Why you might not want to all-in on S&P 500 investment

The underlying risk of the S&P 500

The underlying risk of the S&P 500

Need help with finances?

Here's how we can help you:


If you’ve embarked on your investment journey or perhaps even just started, you would have heard of S&P 500 index. The S&P 500 tracks the 500 biggest companies listed on the United States stock exchange.

S&P 500 is a popular investment, in fact, there are many pieces of advice that suggest simply investing in S&P 500 as though it is a no-brainer. Some even go to the extent of stating that that’s all you need. In this article, we will highlight some of the risks of S&P 500 that you should be aware of before putting in any of your hard-earned money.

Currency Risk

One of the more obvious risks is currency risk. In other words, your investment return is also impacted by the valuation of USD against SGD. Even if the index does extremely well, if the USD were to depreciate or if SGD were to appreciate, it would impact your returns directly. If you look at the period from 2003 to 2022, the USD to SGD had fallen by 18.34%.

United States Dollar to Singapore Dollar

But of course, the reverse would work in your favor too. If the USD were to appreciate, your return on investment would be higher too.

If you want to find out more about some of the risks of the U.S dollar, do check out this youtube video:

Estate Risk

🌟 Join our community and stay up to date!

Here’s one risk that’s lesser known to many people. All US stocks are subjected to estate tax. An estate tax is a tax imposed on assets before it is passed on to anyone. This means that if you were ever to pass on, your asset would be taxed before it is passed to your beneficiaries.

This includes all your US-domiciled S&P 500 ETFs such as VOO, SPY, etc. The tax is tiered, depending on the total amount of assets. It starts from 18% and goes all the way up to 40%. If you have a total of $1 million assets in the US, should you pass on, you will essentially be paying close to $400k in tax. That’s quite a shockingly big amount.

So if you’re heavily invested in the US market, do be mindful of this and take the necessary measures to insure yourself against this risk.

Concentration Risk

If you think S&P 500 is well-diversified, hold on to that thought.

Firstly, S&P 500 only tracks top companies that are listed on the United States exchange. To be exact, for a company to qualify for the index, one of the main criteria is to be based in the US.

Secondly, having 500 companies doesn’t necessarily mean it is all weather. In fact, if you dive deeper and focus on the time period between January 2000 to December 2009, you will realize that the annualized return for these 9 years is -0.95%. Yes, holding on to S&P 500 for 9 years does not guarantee you a return. This came as a shock to almost everyone that we spoke to, after all, many have been brainwashed that as long as you buy and hold long enough, you will be rewarded. Sure enough that the S&P 500 climbed to multiple record highs after 2009, but how many cycles of 9 years can you afford to wait for?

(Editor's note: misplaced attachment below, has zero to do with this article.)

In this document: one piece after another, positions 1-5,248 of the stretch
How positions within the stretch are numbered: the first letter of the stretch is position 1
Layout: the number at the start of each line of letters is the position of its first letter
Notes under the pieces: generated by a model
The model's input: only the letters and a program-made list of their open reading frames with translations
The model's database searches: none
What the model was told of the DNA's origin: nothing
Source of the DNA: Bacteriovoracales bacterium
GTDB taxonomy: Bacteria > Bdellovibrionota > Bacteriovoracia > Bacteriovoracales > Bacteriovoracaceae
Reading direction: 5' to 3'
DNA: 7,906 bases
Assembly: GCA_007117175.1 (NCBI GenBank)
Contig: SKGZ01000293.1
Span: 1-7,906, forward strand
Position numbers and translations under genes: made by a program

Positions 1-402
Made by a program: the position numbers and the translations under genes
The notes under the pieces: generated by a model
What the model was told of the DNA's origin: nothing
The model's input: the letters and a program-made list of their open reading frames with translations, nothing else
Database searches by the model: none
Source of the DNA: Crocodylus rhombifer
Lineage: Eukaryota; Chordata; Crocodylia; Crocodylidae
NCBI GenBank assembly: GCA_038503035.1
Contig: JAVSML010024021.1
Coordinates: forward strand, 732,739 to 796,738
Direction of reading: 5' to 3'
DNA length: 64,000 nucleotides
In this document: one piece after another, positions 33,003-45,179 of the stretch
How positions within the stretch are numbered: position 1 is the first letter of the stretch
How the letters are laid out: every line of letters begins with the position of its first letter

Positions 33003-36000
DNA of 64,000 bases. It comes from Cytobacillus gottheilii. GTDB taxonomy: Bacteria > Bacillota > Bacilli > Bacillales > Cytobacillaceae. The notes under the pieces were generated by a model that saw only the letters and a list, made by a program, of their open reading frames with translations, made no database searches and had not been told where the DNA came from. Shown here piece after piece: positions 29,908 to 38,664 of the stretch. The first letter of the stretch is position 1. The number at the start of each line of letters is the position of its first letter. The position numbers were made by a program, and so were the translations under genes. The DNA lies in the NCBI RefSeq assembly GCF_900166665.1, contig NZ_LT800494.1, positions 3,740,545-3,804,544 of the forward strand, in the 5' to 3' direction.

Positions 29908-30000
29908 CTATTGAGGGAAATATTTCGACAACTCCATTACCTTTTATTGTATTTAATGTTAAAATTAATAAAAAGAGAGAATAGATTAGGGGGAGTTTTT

Heavy weighted on the top companies The S&P is a float-weighted index, what this means is that the bigger the company, the more impact it will have on the index. And when more money is poured into the index, it will further aggravate this reliance. Because of that, you are actually reliant on the top holdings and not so much on all 500 companies. In fact, the top 5 stocks (Apple, Microsoft, Amazon, Facebook and Alphabet) drove the entirety of the gains of the S&P 500 in the year 2020, outweighing the remaining 400 companies.

source: https://www.advisorperspectives.com/commentaries/2020/09/01/the-perils-of-passive-investing-amid-a-highly-concentrated-s-p-500

Although the chart above shows data in 2020, it hasn’t changed much either. Despite the top 5 companies changing, it still takes up 20% weightage of the entire S&P 500 as of August 31

source: https://markets.businessinsider.com/news/stocks/sp500-concentration-large-cap-bad-sign-future-returns-effect-market-2020-4-1029133505

Having such concentration at the top isn’t necessarily bad, but the problem is the lack of awareness—many of the people we spoke to don’t know that the S&P 500 is weighted and have a false impression that it accurately represents the performance of all 500 companies.

Now that you know this, when you are invested in S&P 500, you are placing a big bet on the top companies, which are essentially the tech companies.

source: SPY Fund Factsheet

As you can see, the largest holding, Apple, has almost 6x as much weightage as the 10th largest holding, NVIDIA.


Regardless of what asset you invest in, there would be risk associated with it. Just because it is a popular choice does not necessarily mean that it is risk-free. Always do your own research while being open-minded to others’ opinions. At the end of the day, no body will care more about your money than you do.